Confessions On “No Plot? No Problem!”
Amazon has good prices on most recommended books. Still, I go to The Book Exchange. Once, I darted straight to the Romance or Fantasy shelves. Now? I wander in the writing section. That was where I found Steven King’s On Writing, which left me speechless, no small trick.
My most recent sin?
Chris Baty’s No Plot? No Problem! He is one of the originators of NaNoWriMo. I had no idea who he was. I knew, vaguely, of NaNoWriMo. After all, anyone who haunts WordPress in November hears about it, constantly. Curious, I read it.
Chris writes in today’s easy, chatty style. My husband knew I liked the book because I kept laughing and reading it to him. I haven’t done that for a while. It took me only two days, opening it when I had nothing else going on. I’m happy I read it. Novice novel writers, like myself, would probably enjoy it.
Had I read his book even six months ago, he would have touched my writer’s soul. His “just write it no matter what” message would have echoed in my heart. Once, that was the only way I knew how to write. On one of those sites I’m ashamed to admit to, I churned out stories, posting them part by part, having no idea what came next.
I had fun, but….
What if I wanted to become a serious writer? If I trusted Blake Snyder and Jack Bickham, could I still write the way I once did? Would I outline first? What about character arcs? Would there be four parts? Would anything come together, irresistibly, in Part Four?
Reading “No Plot? No Problem!”, I recognized Baty’s four weeks of writing. Whether his readers know it or not, he was describing the four parts to the modern novel or movie. I’m certain this was intentional. That is one of the reasons his book reads so well, and allows the reader closure at the end.-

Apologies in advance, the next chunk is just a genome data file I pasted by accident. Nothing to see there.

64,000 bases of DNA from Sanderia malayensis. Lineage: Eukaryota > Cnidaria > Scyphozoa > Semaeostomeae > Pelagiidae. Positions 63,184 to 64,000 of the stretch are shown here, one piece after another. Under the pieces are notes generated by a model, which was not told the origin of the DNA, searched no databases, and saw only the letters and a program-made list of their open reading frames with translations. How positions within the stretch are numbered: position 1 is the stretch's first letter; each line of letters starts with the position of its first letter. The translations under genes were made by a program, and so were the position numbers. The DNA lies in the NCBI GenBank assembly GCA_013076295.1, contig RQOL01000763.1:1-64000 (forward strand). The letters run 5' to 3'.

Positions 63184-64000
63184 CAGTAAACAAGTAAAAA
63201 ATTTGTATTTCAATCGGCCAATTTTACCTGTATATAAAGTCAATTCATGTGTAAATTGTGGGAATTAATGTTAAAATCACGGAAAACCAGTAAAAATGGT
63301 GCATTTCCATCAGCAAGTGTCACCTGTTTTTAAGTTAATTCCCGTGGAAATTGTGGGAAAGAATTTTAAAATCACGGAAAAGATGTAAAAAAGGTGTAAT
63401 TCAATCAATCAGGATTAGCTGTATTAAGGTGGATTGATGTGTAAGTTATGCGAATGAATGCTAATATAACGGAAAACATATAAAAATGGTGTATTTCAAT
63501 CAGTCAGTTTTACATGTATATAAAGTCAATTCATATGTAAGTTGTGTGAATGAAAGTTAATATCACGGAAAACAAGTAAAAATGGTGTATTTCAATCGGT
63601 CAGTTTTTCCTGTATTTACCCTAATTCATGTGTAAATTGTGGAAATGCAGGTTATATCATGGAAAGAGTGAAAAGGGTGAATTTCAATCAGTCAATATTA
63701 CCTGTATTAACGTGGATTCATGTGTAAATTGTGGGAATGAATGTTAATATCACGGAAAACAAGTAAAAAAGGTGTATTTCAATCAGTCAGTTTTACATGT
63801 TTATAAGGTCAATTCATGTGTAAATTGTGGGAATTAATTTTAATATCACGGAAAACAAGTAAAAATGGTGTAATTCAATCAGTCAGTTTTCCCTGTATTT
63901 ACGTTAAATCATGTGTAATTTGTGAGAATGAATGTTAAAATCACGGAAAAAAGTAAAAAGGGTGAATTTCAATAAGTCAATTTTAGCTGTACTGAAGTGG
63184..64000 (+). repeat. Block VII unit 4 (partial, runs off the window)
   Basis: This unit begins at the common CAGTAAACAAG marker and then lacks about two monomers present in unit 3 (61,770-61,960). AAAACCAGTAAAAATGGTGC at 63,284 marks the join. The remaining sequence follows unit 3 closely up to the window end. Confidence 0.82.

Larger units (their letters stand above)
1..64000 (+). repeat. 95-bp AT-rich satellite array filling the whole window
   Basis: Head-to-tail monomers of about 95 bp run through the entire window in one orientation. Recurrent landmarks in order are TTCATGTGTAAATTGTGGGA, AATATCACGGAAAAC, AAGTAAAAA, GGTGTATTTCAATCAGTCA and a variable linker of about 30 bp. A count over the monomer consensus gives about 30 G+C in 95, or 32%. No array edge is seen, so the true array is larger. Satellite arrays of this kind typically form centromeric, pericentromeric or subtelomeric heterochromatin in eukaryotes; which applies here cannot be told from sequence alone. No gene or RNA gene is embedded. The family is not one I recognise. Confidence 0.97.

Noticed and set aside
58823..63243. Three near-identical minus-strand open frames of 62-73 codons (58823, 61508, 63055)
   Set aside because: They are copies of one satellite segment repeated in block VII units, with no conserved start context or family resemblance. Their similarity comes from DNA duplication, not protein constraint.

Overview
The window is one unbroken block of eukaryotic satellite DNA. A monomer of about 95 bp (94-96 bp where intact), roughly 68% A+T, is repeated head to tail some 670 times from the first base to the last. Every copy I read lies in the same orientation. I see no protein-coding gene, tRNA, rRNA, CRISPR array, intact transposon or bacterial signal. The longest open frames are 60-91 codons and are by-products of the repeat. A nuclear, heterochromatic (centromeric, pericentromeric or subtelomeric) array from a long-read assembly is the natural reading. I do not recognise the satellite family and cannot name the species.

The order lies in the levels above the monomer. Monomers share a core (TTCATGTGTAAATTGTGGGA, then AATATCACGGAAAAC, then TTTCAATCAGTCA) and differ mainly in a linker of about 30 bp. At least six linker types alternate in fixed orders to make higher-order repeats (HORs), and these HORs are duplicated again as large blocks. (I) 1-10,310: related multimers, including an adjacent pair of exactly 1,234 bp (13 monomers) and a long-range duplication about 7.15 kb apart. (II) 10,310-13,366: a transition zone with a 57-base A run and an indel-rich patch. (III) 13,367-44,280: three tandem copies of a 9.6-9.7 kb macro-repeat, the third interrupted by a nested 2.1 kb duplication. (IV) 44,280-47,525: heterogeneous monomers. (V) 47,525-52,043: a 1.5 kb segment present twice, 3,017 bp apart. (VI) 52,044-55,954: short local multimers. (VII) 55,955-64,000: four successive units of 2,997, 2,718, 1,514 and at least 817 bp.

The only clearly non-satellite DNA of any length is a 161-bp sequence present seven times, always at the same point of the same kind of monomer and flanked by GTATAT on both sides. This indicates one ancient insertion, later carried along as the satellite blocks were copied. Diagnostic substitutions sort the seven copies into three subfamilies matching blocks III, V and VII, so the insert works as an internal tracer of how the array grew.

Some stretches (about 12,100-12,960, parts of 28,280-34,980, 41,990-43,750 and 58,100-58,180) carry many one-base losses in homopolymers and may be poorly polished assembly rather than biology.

Which brings me to the next point he makes, near the end of the book. The NaNoWriMo approach produces a 50,000 word draft in 30 days. He warns the writer to set aside a year or more to edit the work.
Blake Snyder offers a completed draft in eight weeks, but gives no glimpse of what to do in those eight weeks. Nor does he forecast the time required to transform it into a high quality manuscript.
Another confession, officer. I wrote a first draft, Forbidden Footsteps, and I did it as a panster.
I took longer than NaNoWriMo…three months…but I finished.
I am ten weeks past the tears and fist pumping.
Now…do I let it rest in peace, or try to save it?
- No genre
- Not much of a plot
- No character development
- Not sure I even like my protagonist
- Her love interest leaves me cold
- Laughable scene construction
- Heroine gets saved, instead of doing the saving
- Some of it reads like porn
- Some of it reads like pretensions of literature
What a mess.
Fast forward to my current project, Blossoms In The Snow.
A scene from an old movie where the cute sister brings a group of Argentine sailors, none of whom speak English, to the apartment. Soon, rumba music is playing and a conga line starts following the serious sister around the apartment.
What if a woman flies into Denver, expecting to be picked up by her boyfriend for a 300 mile drive home, only to find herself snow-bound. What if three Brazilian sailors, only one of whom speaks English, befriend her and offer to buy her a drink. What if one thing leads to another and she will never see her absent boyfriend in the same light again.
Romance, but the characters are far from the perfect ‘what a woman really wants in a guy’ kind of story.
I know the four parts to the story, and have a pretty good idea what the Plot Points and Pinch Points are. I have Save-The-Cat and Whiff-Of-Death moments.
I have burgeoning character bible on Trish, our befuddled protagonist, and Sergio, one of the three sailors. I am working on Marcelo, and his relationship to his cousin, Sergio. Eduardo, from the slums of Sao Paulo, is still a mystery to me.
Actually writing it?
Maybe…I have upcoming family commitments this summer, and I don’t know if I have time to get a draft down before I have to stop.
So…the big questions about Forbidden Footsteps and Blossoms In The Snow.
Which story is easier to write?
Which story is easier to edit?
Which story turns has the better chance of being published?
Maybe I could self publish on Amazon’s Kindle.
I could join the bazillions of other writers posting every day.
I could charge 99 cents an episode.
Maybe I could earn enough to pay for the electricity my lap top eats.